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Lens Reviews

The 85mm f/2.8D PC Micro Nikkor Review

Roger Engle (ziggy7)

Keywords: micro, macro, lenses, nikon, nikkor, pc, pc_e, 85mm, 105mm, hb_22, scheimpflug, fotowand, targets, fuji, velvia, zeiss, luminar

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Perspective control objectives are commonly associated with architectural photography. However, their capacity to regulate the distribution of depth of field make them susceptible of consideration by macro photographers, discipline where DOF is always a limiting factor. The 85mm f/2.8D PC Micro Nikkor is tried here from the perspective of the nature photographer, not only to learn about its quality but to also understand its functionalities as applied to this specialty.


Click for a wider view of the 85mm PC on a Nikon D100

The lens mounted on a Nikon D100 body

The universal photographic format was born from Oskar Barnack when in 1925 applied the use of 35mm cine movie film to the camera he was designing. The Leitz camera, later Leica, was ridiculed for its subminiature format, but his proposal ended up being the foundation for modern photography. As vastly proven, such format is most convenient and adequate for action photography and offers enough sensitive surface for static images of high quality, now greatly improved by modern films. And so it is used for the majority of nature photography work.

However, the compact design prevented from keeping tilt-shift movements of the optics, an essence of view camera photography. Through bellows and gears big format cameras can modify the distance between the film and the lens, displace it reciprocally in the horizontal or vertical, or change the angle of the lens axis through rotation. These allow for spectacular manipulation of the apparent subject size and relative position, as well as depth of field and perspective.



Fortunately for us Nikonians, the vast Nikon lens catalog contains shift lenses in 28mm and 35mm focal lengths for the typical applications in architecture, plus the 85mm f/2.8D PC Micro Nikkor, also for still-life and close-up photography.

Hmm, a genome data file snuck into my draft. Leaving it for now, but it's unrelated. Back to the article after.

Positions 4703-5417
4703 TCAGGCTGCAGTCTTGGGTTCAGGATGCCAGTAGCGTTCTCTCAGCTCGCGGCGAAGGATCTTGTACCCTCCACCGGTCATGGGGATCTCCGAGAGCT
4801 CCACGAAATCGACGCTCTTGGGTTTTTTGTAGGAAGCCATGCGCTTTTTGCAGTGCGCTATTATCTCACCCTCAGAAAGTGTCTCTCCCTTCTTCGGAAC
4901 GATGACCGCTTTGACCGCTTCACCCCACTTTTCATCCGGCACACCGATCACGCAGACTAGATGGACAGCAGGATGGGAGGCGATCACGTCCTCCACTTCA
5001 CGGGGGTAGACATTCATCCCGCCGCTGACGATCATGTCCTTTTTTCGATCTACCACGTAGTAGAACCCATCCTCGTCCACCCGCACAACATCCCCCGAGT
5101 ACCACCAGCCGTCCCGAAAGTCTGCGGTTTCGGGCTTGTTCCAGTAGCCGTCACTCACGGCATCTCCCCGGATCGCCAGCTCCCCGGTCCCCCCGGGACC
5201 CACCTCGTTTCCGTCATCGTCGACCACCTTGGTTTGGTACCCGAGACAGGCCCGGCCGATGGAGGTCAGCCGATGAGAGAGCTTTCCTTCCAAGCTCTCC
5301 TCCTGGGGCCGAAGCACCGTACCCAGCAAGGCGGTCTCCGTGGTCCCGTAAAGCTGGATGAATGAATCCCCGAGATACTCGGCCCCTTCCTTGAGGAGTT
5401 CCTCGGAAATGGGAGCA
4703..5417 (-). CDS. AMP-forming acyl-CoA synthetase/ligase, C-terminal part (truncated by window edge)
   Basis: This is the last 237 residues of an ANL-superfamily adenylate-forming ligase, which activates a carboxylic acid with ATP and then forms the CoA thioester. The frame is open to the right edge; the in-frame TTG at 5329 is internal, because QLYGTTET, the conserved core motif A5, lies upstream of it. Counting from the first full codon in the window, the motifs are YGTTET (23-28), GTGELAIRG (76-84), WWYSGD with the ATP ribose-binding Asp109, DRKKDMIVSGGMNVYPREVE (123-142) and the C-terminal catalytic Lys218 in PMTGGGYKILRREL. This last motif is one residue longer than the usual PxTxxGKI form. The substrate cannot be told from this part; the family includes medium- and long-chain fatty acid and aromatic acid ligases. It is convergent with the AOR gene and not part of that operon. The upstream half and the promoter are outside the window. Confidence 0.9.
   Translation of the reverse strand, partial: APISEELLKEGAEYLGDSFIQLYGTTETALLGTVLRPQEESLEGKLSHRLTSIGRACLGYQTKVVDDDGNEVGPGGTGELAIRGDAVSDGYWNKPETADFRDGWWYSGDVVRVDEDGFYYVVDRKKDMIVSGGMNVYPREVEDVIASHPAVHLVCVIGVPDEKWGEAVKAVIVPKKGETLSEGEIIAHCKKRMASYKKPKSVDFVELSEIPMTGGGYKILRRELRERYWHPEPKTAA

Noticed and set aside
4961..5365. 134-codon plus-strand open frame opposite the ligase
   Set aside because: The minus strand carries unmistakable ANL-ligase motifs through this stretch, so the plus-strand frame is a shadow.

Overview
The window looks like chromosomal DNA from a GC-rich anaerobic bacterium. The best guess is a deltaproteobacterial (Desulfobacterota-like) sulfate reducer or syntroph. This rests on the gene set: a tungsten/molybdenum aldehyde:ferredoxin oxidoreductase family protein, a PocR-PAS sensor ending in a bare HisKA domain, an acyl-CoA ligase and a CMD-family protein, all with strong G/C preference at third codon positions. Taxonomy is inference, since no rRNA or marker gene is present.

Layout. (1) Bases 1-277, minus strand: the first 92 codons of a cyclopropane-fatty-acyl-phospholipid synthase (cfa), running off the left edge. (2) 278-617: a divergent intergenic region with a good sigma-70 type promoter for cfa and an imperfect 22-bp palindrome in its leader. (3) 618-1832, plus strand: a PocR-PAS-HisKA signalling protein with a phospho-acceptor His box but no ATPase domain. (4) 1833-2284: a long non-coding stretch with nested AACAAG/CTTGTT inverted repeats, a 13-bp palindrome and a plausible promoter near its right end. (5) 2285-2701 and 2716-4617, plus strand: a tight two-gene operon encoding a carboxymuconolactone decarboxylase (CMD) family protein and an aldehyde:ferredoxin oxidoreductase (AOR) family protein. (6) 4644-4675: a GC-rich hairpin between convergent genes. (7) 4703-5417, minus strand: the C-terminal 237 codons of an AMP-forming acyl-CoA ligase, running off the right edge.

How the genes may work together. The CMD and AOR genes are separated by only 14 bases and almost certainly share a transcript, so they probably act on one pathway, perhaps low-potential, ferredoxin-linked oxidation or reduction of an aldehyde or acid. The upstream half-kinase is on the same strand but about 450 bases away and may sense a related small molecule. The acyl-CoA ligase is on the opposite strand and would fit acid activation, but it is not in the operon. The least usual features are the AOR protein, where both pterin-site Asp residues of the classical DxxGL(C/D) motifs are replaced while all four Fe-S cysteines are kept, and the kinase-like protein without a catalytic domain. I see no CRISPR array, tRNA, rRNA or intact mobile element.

The lens is compared here to the 105mm f/2.8D AF Micro Nikkor, being this one most likely owned by those contemplating the acquisition of the 85mm PC.


Tested for Nikonians and readers of Fotonatura, the Spanish-speaking nature photography forum, we also take this opportunity to thank Nikon Spain and its official Spanish importer, Finicon S.A. for their support in making this article possible and its publication here.


Shift in a lens, means a displacement of it, maintaining its optical plane parallel to that of the film or digital sensor; it moves the lens axis away from that of the image frame; hence its name, shifting. It is useful to change the relative position of the subject(s), without moving the camera, and to correct perspectives.


Lens shift (Illustrations courtesy of Nikon Spain / Finicon, S.A.

Tilt changes the incident angle of the image on the film or digital sensor, by rotating the lens. It has an effect on the depth of field, extending the focused plane, not parallel to the film or sensor anymore.

According to the Scheimpflug principle, a sharp image occurs where the focusing or subject plane, the lens optical plane and that of the film/sensor intersect. It is easy to comprehend the importance of this principle remembering that, at macro photography under ambient light, one seems to never have enough depth of field and light looks like seldom sufficient for closing down the lens while maintaining reasonable shutter speeds. So with this capability, photographers can now focus on butterflies without having to be parallel to their bodies or closing the lens down to its smallest aperture.

Both shift and tilt can be performed in all directions and be combined.



Obviously the lens requires to be of a special design, and not just mechanically. The circle of the projected image must be much bigger than that to normally cover the film or digital sensor format, since the corners or margins will be used, where light fall and optical aberrations are more noticeable.

This explains why these lenses need to be and are ultra-corrected.




The 85 mm f/2.8D PC Micro Nikkor lens arrived in an excellent rigid and padded case. The objective is huge but its size can be judged as modest, considering its features. Its weight of 770 grams / 27.2 ounces is almost double that of the popular 105mm f/2.8AFD Micro Nikkor. This could represent a problem for our back but not for its use; we will need a tripod anyway.


Click for a larger image

The lens mounted on a D100 body